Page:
There are very few mentions of Metapontum during the first ages of its existence; however, it seems certain that it rose rapidly to a considerable amount of prosperity, for which it was indebted to the extreme fertility of its territory. The same policy which had led to its foundation would naturally unite it in the bonds of a close alliance with the other Achaean cities, Sybaris and Crotona; and the first occasion on which we meet with its name in history is as joining with these two cities in a league against Siris, with the view of expelling the Ionian colonists of that city. The war seems to have ended in the capture and destruction of Siris, but our account of it is very obscure, and the period at which it took place very uncertain. It does not appear that Metapontum took any part in the war between Crotona and Sybaris, which ended in the destruction of the latter city; but its name is frequently mentioned in connection with the changes introduced by Pythagoras, and the troubles consequent upon them. Metapontum, indeed, appears to have been one of the cities where the doctrines and sect of that philosopher obtained the firmest footing. Even when the Pythagoreans were expelled from Crotona, they maintained themselves at Metapontum, whither the philosopher himself retired, and where he ended his days. The Metapontines paid the greatest respect to his memory; they consecrated the house in which he had lived as a temple to Ceres, and gave to the street in which it was situated the name of the Museum. His tomb was still shown there in the days of Cicero. The Metapontines were afterwards called in as mediators to appease the troubles which had arisen at Crotona; and appear, therefore, to have suffered comparatively little themselves from civil dissensions arising from this source.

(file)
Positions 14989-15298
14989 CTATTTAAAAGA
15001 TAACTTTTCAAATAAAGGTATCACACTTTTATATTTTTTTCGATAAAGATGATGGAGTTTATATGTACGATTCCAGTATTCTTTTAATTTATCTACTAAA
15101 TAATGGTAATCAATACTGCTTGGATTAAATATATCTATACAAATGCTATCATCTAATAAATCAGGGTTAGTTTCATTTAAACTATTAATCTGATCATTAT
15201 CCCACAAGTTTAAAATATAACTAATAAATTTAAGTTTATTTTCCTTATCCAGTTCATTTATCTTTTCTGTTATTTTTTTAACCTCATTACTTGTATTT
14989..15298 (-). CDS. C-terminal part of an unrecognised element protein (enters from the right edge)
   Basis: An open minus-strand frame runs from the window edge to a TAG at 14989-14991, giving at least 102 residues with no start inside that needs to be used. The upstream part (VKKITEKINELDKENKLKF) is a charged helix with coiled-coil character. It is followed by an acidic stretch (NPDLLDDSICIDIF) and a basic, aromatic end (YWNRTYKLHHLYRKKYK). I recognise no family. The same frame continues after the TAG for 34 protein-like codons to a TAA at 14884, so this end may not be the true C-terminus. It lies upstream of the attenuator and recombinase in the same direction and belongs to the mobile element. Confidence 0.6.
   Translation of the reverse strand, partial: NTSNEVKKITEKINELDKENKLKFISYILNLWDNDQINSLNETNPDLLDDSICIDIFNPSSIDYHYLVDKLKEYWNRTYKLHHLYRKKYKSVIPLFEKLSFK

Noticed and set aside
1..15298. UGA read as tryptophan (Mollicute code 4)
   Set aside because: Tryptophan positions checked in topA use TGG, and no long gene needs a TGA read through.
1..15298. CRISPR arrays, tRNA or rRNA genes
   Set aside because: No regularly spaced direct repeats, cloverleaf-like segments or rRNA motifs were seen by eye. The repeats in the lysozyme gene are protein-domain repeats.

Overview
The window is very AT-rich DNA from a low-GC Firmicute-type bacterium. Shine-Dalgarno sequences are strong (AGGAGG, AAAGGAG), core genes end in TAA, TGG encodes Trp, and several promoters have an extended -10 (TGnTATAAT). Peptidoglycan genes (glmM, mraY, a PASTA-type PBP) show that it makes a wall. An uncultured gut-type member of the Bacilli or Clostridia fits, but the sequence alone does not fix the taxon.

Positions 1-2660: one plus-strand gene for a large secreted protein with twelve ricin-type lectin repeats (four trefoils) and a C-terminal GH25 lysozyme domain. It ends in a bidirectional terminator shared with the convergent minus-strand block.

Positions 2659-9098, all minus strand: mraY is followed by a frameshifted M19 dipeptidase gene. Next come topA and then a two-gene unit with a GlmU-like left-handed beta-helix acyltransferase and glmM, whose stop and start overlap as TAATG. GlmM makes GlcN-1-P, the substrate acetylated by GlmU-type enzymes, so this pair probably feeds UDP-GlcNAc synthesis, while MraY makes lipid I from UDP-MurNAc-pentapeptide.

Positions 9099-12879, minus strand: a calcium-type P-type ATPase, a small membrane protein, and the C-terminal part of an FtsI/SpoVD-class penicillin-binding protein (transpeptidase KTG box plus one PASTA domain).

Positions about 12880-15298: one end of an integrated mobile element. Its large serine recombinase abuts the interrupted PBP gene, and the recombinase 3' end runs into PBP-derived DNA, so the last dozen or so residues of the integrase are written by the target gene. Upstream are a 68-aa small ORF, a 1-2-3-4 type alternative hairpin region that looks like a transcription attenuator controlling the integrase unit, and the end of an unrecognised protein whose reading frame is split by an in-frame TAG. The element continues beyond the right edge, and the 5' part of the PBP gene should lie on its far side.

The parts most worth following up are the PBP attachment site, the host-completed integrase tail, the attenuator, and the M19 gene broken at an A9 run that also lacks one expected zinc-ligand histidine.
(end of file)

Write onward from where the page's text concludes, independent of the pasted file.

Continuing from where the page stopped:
At the time of the Athenian expedition to Sicily, 415 BCE, the Metapontines at first, like the other states of Magna Graecia, endeavoured to maintain a strict neutrality; but in the following year were induced to enter into an alliance with Athens, and furnish a small auxiliary force to the armament under Demosthenes and Eurymedon. It seems clear that Metapontum was at this time a flourishing and opulent city. From its position it was secured from the attacks of Dionysius of Syracuse; and though it must have been endangered in common with the other Greek cities by the advancing power of the Lucanians, it does not appear to have taken any prominent part in the wars with that people, and probably suffered but little from their attacks. Its name is again mentioned in 345 BCE, when Timoleon touched there on his expedition to Sicily, but it does not appear to have taken any part in his favour. In 332 BCE, when Alexander, king of Epirus, crossed over into Italy at the invitation of the Tarentines, the Metapontines were among the first to conclude an alliance with that monarch, and support him in his wars against the Lucanians and Bruttians. Hence, after his defeat and death at Pandosia, 326 BCE, it was to Metapontum that his remains were sent for interment. But some years later, 303 BCE, when Cleonymus of Sparta was in his turn invited by the Tarentines, the Metapontines, for what reason we know not, pursued a different policy, and incurred the resentment of that leader, who, in consequence, turned his own arms, as well as those of the Lucanians, against them. He was then admitted into the city on friendly terms, but nevertheless exacted from them a large sum of money, and committed various other excesses. It is evident that Metapontum was at this period still wealthy; but its citizens had apparently, like their neighbors the Tarentines, fallen into a state of slothfulness and luxury, so that they were become almost proverbial for their lack of vigor.